Such moves are translating into tangible proposition developments across the wealth space. Falcon Private Bank, for example, became the first Swiss private bank to offer bitcoin to their clients through an alliance with currency exchange Bitsuisse. The bank says it applies required due diligence to analyse the transaction history on the blockchain to ensure full compliance with anti-money laundering and know your client laws. Under the arrangement, approved by Switzerland’s regulatory body Finma, clients can exchange and hold bitcoins via Falcon using their cash holdings.

Similarly, deVere Group, a Swiss bank is citing soaring global demand for developing a cryptocurrency app to add to its product offering. This is the firm’s second major fintech offering in less than a year that will allow users to store, transfer and exchange five major crypto assets – and help it bank affluent younger clients.

The use and popularity of crypto assets is unlikely to abate any time soon but whether players in the wealth space mobilise to take first mover advantage is up for debate. The regulatory issues, while still a challenge, are actively being addressed by industry and policy makers alike. The underlying structural challenges, such as establishing a credible audit trail, are a little more difficult but not impossible to resolve.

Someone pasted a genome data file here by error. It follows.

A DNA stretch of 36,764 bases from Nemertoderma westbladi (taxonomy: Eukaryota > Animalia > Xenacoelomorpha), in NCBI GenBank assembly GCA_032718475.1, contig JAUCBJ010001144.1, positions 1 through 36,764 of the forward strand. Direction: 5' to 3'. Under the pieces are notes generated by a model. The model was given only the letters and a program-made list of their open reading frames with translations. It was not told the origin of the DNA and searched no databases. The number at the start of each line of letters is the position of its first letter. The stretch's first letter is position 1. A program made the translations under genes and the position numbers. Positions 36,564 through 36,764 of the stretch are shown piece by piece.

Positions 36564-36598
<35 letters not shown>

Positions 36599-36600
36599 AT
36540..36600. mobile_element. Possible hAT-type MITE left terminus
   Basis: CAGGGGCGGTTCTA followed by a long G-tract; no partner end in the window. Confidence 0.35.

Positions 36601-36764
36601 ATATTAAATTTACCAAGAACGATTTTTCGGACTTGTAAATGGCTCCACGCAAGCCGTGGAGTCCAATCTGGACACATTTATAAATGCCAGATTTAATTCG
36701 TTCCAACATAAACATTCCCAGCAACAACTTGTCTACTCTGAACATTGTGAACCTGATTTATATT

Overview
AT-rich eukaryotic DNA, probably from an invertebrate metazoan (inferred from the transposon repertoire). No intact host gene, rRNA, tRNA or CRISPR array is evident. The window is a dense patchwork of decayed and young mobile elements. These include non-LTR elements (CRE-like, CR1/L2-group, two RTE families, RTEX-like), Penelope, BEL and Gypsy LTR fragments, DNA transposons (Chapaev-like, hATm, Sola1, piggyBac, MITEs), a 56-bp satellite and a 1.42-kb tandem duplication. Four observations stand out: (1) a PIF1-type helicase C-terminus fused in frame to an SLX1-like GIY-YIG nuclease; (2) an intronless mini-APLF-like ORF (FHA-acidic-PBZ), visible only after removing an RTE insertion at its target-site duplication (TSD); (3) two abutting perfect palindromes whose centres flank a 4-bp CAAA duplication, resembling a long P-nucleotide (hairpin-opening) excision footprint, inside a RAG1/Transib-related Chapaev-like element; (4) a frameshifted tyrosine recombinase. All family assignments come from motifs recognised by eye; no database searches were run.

With this in mind, the wealth managers need to recognise that while crypto assets are a relatively nascent development, the space is quickly evolving.  And with challenges come opportunities to differentiate, innovate, and attract new clients. Wealth managers therefore need to start thinking about their existing and future clients, and how to best address their potentially increasingly crypto-related needs.


News from the world of wealth:

UBS Wealth Management Reshuffle – Finews

The Rarefield World of Asia Private Banking, Where Women Rule – Bloomberg

Recruitment to regulation: What’s on wealth managers’ minds – Citywire

NY Wealth Manager to issue loans against Bitcoin – Coindesk

Thought of the week:

Without change there is no innovation, creativity, or incentive for improvement. Those who initiate change will have a better opportunity to manage the change that is inevitable.” – William Pollard

Leave a Comment